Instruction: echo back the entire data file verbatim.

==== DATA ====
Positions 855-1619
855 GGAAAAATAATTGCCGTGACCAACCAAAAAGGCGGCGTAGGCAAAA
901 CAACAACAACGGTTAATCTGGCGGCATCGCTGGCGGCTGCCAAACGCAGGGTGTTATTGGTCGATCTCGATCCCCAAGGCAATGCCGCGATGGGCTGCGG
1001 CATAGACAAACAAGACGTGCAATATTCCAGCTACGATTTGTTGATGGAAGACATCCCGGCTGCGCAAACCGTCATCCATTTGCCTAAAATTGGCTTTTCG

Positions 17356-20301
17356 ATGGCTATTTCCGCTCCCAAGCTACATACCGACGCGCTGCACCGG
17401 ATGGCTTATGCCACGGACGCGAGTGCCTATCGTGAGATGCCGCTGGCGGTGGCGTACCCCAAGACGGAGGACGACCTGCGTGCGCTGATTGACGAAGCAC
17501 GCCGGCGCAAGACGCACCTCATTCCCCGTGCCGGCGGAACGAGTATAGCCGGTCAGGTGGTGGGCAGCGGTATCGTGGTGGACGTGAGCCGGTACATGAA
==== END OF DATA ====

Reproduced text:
Positions 855-1619
855 GGAAAAATAATTGCCGTGACCAACCAAAAAGGCGGCGTAGGCAAAA
901 CAACAACAACGGTTAATCTGGCGGCATCGCTGGCGGCTGCCAAACGCAGGGTGTTATTGGTCGATCTCGATCCCCAAGGCAATGCCGCGATGGGCTGCGG
1001 CATAGACAAACAAGACGTGCAATATTCCAGCTACGATTTGTTGATGGAAGACATCCCGGCTGCGCAAACCGTCATCCATTTGCCTAAAATTGGCTTTTCG

Positions 17356-20301
17356 ATGGCTATTTCCGCTCCCAAGCTACATACCGACGCGCTGCACCGG
17401 ATGGCTTATGCCACGGACGCGAGTGCCTATCGTGAGATGCCGCTGGCGGTGGCGTACCCCAAGACGGAGGACGACCTGCGTGCGCTGATTGACGAAGCAC
17501 GCCGGCGCAAGACGCACCTCATTCCCCGTGCCGGCGGAACGAGTATAGCCGGTCAGGTGGTGGGCAGCGGTATCGTGGTGGACGTGAGCCGGTACATGAA